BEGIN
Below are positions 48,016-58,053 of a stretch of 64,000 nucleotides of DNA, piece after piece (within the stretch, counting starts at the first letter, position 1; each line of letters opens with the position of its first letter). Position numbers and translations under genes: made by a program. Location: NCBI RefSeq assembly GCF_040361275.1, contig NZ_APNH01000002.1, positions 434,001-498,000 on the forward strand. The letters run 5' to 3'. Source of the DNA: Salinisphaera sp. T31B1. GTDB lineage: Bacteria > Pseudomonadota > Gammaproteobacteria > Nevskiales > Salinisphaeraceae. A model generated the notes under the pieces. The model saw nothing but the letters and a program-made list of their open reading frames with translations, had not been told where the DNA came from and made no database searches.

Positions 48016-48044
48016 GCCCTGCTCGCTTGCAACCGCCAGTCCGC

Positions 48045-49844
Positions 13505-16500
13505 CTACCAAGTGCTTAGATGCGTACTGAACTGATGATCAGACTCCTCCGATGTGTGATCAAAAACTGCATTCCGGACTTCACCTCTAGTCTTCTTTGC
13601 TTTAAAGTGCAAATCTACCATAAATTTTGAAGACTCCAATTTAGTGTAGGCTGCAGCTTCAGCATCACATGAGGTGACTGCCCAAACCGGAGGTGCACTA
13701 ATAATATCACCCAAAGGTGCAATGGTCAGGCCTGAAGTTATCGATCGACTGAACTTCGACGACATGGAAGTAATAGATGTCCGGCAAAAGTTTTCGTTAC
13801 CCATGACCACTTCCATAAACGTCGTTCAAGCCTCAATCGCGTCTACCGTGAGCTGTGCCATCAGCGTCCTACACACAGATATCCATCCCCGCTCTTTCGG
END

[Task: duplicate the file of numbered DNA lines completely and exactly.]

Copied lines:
Below are positions 48,016-58,053 of a stretch of 64,000 nucleotides of DNA, piece after piece (within the stretch, counting starts at the first letter, position 1; each line of letters opens with the position of its first letter). Position numbers and translations under genes: made by a program. Location: NCBI RefSeq assembly GCF_040361275.1, contig NZ_APNH01000002.1, positions 434,001-498,000 on the forward strand. The letters run 5' to 3'. Source of the DNA: Salinisphaera sp. T31B1. GTDB lineage: Bacteria > Pseudomonadota > Gammaproteobacteria > Nevskiales > Salinisphaeraceae. A model generated the notes under the pieces. The model saw nothing but the letters and a program-made list of their open reading frames with translations, had not been told where the DNA came from and made no database searches.

Positions 48016-48044
48016 GCCCTGCTCGCTTGCAACCGCCAGTCCGC

Positions 48045-49844
Positions 13505-16500
13505 CTACCAAGTGCTTAGATGCGTACTGAACTGATGATCAGACTCCTCCGATGTGTGATCAAAAACTGCATTCCGGACTTCACCTCTAGTCTTCTTTGC
13601 TTTAAAGTGCAAATCTACCATAAATTTTGAAGACTCCAATTTAGTGTAGGCTGCAGCTTCAGCATCACATGAGGTGACTGCCCAAACCGGAGGTGCACTA
13701 ATAATATCACCCAAAGGTGCAATGGTCAGGCCTGAAGTTATCGATCGACTGAACTTCGACGACATGGAAGTAATAGATGTCCGGCAAAAGTTTTCGTTAC
13801 CCATGACCACTTCCATAAACGTCGTTCAAGCCTCAATCGCGTCTACCGTGAGCTGTGCCATCAGCGTCCTACACACAGATATCCATCCCCGCTCTTTCGG